Now that you’ve written the first draft of your book, you’re ready for an editor, right? Or do you need a proofreader? Maybe a ghostwriter would be better for you. But then again, you’ve heard about people who do line editing, content editing, and/or creative editing…what’s that all about? And didn’t that person you spoke to at the convention say that he hired a collaborator to help him with his book?
When it comes to writing help, you have lots of choices. And just because one person needs an editor doesn’t mean you fall into the same category. The key is to know what service you really need rather than just use the term “editor” casually.
Following are some guidelines to help you make the right decision when it comes to your book.
• Proofreading (some people also call this “line editing”) – Just as the name implies, proofreading means reading the proof of your book. Typically a proofreader is looking for such things as typos, grammatical errors, and formatting inconsistencies. You’ll use a proofreader in one of two circumstances: 1) You’re a great writer already and simply need another pair of eyes to look over your book before you send it to press or to your publisher (very rare), or 2) You’ve already had a detailed edit of your book and are using a proofreader to catch those errors people typically miss when they’re close to the work (more common). Proofreaders are typically very detail oriented people who catch the “little things” writers often miss.
• Editing (some people also call this “content editing”) – Even though the term “editing” is thrown around rather casually these days, editing is a very specific task. An editor reviews your work and then revises for such things as statement of objective, clarity and conciseness, unity and coherence, style and diction, organization and effective use of transitions, introduction and conclusion. An editor goes beyond basic grammar, revising your words to make them stronger, more logical, and more reader friendly. Realize that an editor can only work with what you submit. He or she can’t take your mediocre ideas and make them brilliant, but an editor can see the diamond in the rough and polish your ideas so they shine. Even though you hire an editor, you may still need a proofreader to do the final read through. Editors focus on the flow and overall feel of the book rather than the minute details.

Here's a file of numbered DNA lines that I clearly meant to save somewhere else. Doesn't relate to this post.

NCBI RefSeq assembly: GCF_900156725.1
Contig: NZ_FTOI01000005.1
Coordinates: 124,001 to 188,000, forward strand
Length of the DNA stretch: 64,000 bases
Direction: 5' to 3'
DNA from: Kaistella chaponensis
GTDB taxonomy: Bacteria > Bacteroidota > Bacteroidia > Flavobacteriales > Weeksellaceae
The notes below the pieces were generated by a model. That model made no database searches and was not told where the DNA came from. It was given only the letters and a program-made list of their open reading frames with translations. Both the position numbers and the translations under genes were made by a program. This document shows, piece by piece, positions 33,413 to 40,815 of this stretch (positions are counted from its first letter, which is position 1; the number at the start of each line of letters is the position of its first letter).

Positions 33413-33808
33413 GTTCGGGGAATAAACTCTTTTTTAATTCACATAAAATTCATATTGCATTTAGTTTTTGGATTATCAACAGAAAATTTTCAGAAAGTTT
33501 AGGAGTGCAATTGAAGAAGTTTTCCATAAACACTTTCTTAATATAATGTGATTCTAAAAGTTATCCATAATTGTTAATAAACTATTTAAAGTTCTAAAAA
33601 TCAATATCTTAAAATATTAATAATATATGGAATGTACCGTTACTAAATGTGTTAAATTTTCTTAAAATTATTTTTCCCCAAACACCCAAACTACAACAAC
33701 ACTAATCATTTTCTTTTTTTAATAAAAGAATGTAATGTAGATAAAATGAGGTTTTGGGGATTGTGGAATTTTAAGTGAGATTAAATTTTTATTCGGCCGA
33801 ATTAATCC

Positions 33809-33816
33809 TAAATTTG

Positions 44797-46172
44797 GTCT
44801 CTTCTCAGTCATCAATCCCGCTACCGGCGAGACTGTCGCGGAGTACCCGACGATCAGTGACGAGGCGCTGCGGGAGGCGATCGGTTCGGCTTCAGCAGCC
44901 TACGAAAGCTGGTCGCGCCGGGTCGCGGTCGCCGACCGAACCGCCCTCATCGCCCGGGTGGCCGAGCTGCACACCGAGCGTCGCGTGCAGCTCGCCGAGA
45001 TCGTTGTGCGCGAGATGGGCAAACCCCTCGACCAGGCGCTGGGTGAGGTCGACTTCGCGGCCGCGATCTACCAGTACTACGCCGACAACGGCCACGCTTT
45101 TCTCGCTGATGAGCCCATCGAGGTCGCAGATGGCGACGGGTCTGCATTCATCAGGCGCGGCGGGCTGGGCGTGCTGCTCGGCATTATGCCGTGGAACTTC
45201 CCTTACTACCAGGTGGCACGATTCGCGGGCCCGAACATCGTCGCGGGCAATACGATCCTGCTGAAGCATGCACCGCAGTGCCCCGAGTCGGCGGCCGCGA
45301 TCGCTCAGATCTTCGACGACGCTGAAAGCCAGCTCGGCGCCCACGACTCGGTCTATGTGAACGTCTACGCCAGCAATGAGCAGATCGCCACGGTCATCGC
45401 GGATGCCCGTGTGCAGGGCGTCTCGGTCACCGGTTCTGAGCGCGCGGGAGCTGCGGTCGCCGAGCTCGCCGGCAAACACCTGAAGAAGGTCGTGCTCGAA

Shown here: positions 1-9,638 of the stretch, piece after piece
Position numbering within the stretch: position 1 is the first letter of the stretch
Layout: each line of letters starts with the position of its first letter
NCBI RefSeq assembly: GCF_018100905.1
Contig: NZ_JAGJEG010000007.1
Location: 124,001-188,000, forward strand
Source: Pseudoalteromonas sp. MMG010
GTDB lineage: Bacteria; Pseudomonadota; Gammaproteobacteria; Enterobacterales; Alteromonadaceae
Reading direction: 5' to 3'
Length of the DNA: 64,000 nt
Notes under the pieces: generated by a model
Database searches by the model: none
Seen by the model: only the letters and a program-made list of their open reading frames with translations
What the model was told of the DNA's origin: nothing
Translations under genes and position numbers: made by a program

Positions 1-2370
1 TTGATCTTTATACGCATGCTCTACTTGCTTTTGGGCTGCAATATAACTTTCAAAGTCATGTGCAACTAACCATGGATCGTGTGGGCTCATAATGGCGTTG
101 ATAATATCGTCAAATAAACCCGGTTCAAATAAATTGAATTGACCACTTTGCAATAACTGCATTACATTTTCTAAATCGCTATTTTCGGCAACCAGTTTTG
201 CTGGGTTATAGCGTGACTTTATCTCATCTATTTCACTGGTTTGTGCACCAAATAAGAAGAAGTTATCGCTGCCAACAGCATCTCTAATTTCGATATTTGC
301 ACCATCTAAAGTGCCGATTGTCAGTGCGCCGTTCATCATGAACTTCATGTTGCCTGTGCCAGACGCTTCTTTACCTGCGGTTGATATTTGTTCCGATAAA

• Ghostwriting (some people call this “creating editing” or “rewriting”) – A ghostwriter will work with you to determine your target audience, define and project your work’s identity, and write and/or rewrite the document to better express your ideas. True ghostwriters rarely receive cover credit for writing the book, whereas a collaborator would. In either case, you would use a ghostwriter or collaborator when you have an idea for a book but lack the time or experience to put your words on paper. Again, even though you use a ghostwriter, you may still need a proofreader to come in and do the book’s final read through.
So the next time you hear yourself saying, “I need an editor,” stop and think if that’s the service you really need. Remember, a proofreader won’t tell you if your book drifts off topic, and an editor won’t take that idea you scribbled on a napkin and turn it into a manuscript. When you hire the right person for the job, you’ll have a much better final product that positively impacts your bottom line.
About the Author:
Dawn Josephson, the Master Writing Coach, has been helping professional speakers and business leaders write better to earn more since 1998. As a ghostwriter and writing coach, she empowers leaders to master the printed word for enhanced credibility, positioning, and profits. Contact her at email@example.com.